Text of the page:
Not long ago, Hains Point was an idyllic summer playground. Fishermen threw out lines at dawn and joggers hit the road from 5 a.m. to midnight.

In the early morning, elderly golfers joined tennis players, and all day long, people waxed cars and smiled at each other.

By the time the Potomac breeze had swept away the day's humidity, families gathered to grill chicken or eat picnic style.

No more.

Today, Hains Point -- as all of East Potomac Park is informally called, though the name officially designates only the land tip -- is rapidly becoming a haven for drug users, pushers and other criminals.

The city's pretty "island" park has been transformed into a frightening place where many families don't want to bring their children and even fear for their safety after the sun sets.

While the availability and use of drugs is a growing problem throughout the country, its hold on Hains Point seems to have grown gradually over the last couple of years.

"I think the problem starts with young people who are down there drinking, and then wind up getting into narcotics," says Lt. Hugh Irwin, who heads the U.S. Park Police Drug unit. "From that people have come to identify the park as a place where they can do what they want to do."

In l983, a special plainclothes drug unit established by the Park Police reported 215 drug cases at Hains Point, and so far this year, more than 100 drug-related cases have been reported in this drug citadel.

Many other incidents, no doubt, go unreported. The casual jogger from a Southwest or Foggy Bottom apartment does not bother to report the marijuana he smells wafting through the air. Nor do visitors watching the boats in the river or the planes landing at National Airport complain about glassy-eyed people listening to loud music.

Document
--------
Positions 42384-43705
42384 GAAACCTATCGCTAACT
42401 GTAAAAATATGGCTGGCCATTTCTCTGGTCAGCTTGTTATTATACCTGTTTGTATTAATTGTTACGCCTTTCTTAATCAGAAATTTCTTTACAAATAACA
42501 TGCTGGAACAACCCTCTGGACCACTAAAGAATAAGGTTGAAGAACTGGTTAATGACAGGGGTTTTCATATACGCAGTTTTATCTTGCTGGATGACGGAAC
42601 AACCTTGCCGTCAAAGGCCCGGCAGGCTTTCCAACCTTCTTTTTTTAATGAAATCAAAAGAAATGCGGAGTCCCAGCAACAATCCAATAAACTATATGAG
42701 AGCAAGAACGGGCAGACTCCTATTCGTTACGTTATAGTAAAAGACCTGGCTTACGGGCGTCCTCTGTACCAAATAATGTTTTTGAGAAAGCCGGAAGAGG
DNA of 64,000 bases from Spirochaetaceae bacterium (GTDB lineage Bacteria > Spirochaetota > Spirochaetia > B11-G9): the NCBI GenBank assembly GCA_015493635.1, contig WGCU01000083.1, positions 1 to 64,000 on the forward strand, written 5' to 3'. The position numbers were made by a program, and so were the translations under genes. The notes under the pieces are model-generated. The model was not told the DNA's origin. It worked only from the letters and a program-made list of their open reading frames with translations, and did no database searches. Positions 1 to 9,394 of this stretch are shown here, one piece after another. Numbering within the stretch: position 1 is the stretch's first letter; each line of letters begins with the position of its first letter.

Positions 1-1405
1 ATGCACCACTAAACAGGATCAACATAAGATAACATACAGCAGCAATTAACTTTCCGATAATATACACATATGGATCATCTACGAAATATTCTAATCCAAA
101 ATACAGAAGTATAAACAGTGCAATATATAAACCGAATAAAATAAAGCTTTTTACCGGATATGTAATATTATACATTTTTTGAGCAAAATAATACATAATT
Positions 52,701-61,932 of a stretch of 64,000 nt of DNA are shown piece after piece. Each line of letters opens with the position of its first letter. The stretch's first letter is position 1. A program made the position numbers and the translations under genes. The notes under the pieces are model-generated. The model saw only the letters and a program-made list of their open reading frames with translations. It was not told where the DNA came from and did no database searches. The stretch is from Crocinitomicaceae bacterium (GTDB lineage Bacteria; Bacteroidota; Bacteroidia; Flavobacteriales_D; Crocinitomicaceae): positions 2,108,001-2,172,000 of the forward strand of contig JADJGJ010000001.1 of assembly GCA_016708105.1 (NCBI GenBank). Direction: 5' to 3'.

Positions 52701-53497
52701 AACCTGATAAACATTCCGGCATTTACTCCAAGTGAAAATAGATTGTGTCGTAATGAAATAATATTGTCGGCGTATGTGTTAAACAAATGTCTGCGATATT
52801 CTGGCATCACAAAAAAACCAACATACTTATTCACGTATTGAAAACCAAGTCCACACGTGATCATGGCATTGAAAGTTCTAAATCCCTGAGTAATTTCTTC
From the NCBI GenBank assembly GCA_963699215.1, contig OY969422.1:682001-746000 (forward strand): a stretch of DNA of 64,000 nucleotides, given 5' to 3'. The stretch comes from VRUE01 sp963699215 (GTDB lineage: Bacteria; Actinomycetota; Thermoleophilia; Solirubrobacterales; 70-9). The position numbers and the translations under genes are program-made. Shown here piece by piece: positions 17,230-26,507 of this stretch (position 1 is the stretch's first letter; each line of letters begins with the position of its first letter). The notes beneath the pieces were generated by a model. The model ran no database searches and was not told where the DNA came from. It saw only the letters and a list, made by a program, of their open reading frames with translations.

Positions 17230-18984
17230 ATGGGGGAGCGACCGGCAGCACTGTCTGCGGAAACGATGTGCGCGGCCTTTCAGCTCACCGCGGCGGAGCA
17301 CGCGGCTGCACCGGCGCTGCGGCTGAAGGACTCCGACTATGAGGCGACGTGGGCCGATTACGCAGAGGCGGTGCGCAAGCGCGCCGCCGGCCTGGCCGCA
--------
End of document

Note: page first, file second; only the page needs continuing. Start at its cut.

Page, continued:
Only last Monday, two men and a woman went to the park to see the Sequoia, the former presidential yacht, and the Awakening, a sculpture located at the point's sandy tip. Suddenly two men approached the trio with guns and ordered them into a car. When they resisted, they were shot.

In an effort to reclaim the park for honest people, the Park Police have beefed up their forces and are also encouraging more families to return and use the park in larger numbers.

But that solution is a Catch-22. A family sitting on a picnic blanket by the water's edge does not want to be interrupted by somebody strolling up trying to sell them PCP or marijuana. Nor does a parent want to risk his child's safety in a drug-filled environment that could be dangerous.

These problems are magnified for many in this city's poorer neighborhoods and among the District's huge number of families headed by females who often can't afford to leave the hot city for the Maryland and Delaware beaches in summer.

So how do families begin to repossess the 327-acre paradise -- with its 21 tennis courts, Olympic-size swimming pool and 36 holes of golf?

There are several possibilities.

The police certainly have an obligation to clear the area of drug peddlers and protect people from muggings and other criminal activity.

This may require an additional allocation of funds for the summer months and during the troubled times -- weekends and evenings after 9 p.m. But it will be tax money well spent.

As individual citizens, we all have an obligation to watch the children who play around us for any indication that they might be taking drugs.

The U.S. Park Service could attract more families by instituting more recreational and artistic programs at the park, or by setting aside a particular part of it on a given day for families only.

There is one thing I would like to see at Hains Point to turn this whole sad mess around:

Mayor Barry should declare one day in the summer ahead Family Day and hold a ceremony as well as a picnic at a drug-free Hains Point.